Tunisia: game of mirrors

Summary: behind Tunisia’s economic problems is the failure of the President and the political elite to use their constitutional powers for a national effort to rebuild the economy.

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2 thoughts on “Tunisia: game of mirrors”

  1. James Spencer raises some important issues in his comments. With regard the role played by the president’s son I would refer him to my articles “The problem of two Tunisias has not gone away” (June 2016) and “Something is rotten in the state of Tunisia” (January 2016). After Si Beji’s party won a plurality of votes in the parliamentary elections just over three years ago, the newly minted president decided a coalition between the party he had founded and Nahda was in the best interests of social peace: not an easy decision but it split Nida Tunes. I cannot repeat everything I say in every article; I have written regularly on Tunisia since January 2011 and the articles need to be seen in a broader context.
    I do not wish to comment on The Guardian articles which I have not read. Fixing deep seated economic problems is however very difficult, especially when turmoil in Libya is costing GDP 2 percentage points of lost growth every year. Mr Spencer quotes the World Bank report of 2014 but omits to add that the same organisation was praising Ben Ali’s economic management till he fled in January 2014: the report is a very rare case of contrition by the World Bank. Whether “the ancien regime is trickling back” (whatever that may mean) one has to remind observers that January 2011 was a revolution “within” not “of” the system. Barring the Ben Ali clan, assets in Tunisia belong to the same people, many of whom are perfectly respectable businessmen, as before.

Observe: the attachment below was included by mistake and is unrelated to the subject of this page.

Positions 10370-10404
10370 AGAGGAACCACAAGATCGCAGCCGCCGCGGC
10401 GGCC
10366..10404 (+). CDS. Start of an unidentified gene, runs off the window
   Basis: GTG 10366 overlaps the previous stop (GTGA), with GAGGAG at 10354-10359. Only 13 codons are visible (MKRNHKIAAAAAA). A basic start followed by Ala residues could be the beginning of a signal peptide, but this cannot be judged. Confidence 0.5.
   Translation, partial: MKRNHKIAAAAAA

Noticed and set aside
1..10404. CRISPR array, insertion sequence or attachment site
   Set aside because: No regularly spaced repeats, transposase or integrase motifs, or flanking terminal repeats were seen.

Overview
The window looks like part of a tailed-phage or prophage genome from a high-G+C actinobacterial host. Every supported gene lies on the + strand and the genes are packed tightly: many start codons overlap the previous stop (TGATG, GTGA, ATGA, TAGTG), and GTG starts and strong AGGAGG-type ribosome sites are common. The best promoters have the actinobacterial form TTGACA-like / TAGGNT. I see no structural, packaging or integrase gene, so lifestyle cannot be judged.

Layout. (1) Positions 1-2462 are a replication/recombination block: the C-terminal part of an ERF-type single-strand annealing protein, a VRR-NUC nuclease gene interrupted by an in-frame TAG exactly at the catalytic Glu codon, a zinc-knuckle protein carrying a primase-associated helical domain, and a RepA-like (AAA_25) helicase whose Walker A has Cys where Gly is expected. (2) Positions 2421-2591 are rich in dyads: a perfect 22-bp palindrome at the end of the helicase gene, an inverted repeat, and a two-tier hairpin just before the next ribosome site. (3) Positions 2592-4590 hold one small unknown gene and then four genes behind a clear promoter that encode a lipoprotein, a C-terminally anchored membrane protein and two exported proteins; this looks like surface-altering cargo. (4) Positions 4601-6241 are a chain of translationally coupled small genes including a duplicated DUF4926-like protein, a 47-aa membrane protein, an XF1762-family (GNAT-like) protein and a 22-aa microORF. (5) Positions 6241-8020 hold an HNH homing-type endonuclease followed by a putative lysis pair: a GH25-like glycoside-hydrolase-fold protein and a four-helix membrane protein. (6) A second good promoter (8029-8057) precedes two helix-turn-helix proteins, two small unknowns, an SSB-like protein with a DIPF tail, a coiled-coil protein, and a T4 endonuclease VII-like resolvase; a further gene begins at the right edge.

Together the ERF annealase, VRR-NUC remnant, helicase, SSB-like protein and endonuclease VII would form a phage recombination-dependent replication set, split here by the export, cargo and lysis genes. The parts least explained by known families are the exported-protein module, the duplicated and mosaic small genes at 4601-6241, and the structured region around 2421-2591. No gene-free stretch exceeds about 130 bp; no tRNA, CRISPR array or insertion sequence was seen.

24 years of Ben Ali and years of an aged Bourguiba before 1987 have left Tunisia with no serious political class to speak of: the idea that Si Beji is trying “pull a Ben Ali” on the Tunisians is absurd which in no way detracts from criticisms of his rule one may make. I would be happy to send Mr Spencer a copy of the economic piece Afrique Magazine will publish early next month which goes into some detail about the reforms needed to improve the management on the economy, create more jobs and cut corruption.

  2. I’d agree with most of this, although M. Ghilès is slightly unkind when he writes “a rare example of an Islamist party losing at the polls.” The main reason the Islamists rarely lose is that they are rarely allowed to contest, and even more rarely to govern. (When the Islamists are allowed to govern, they usually show themselves to be as venal and nepotistic as other politicians.) The main grouping who rarely lose at polls are the Arab etc secular strongmen / military dictators, who take steps to ensure the “correct” result.
    While mentioning the issue of too-close relations with Ennadha, M. Ghilles did not mention the role of Hafidh Caid Essebsi (the President’s son and heir apparent), “a controversial figure who drove Nidaa Tounes’s internal divisions with his claims to its leadership”. That has ominous echos of the jumlikiyyas against which the Arab Spring rose. Indeed, on Tuesday Guardian had an Op-Ed “Young Tunisians know 2011 changed nothing: the revolution goes on”
    The Tunisian economy is in dire straits. In 2014, the World Bank wrote a revealing report “All in the Family – State Capture in Tunisia” which found “The Ben Ali family’s business interests were significant from a macroeconomic perspective, and especially so in sectors subject to intense entry regulation. Enterprises owned by the Ben Ali family confiscated in the aftermath of the revolution accounted for 5% of all private sector output and appropriated approximately 16% of private sector profits.” That Ben Ali state capture needs to be reformed, not merely the personalities replaced. For many, it appears that much of the ancien regime are trickling back, and aiming to pick up where they left off in 2011. Politically, UGTT had a very cosy relationship with Ben Ali, and – as it stands – UGTT is not necessarily part of the solution, either. Labour regulation in Tunisia is very hide-bound and expensive (hardly an encouragement to FDI), which owes much to UGTT influence.

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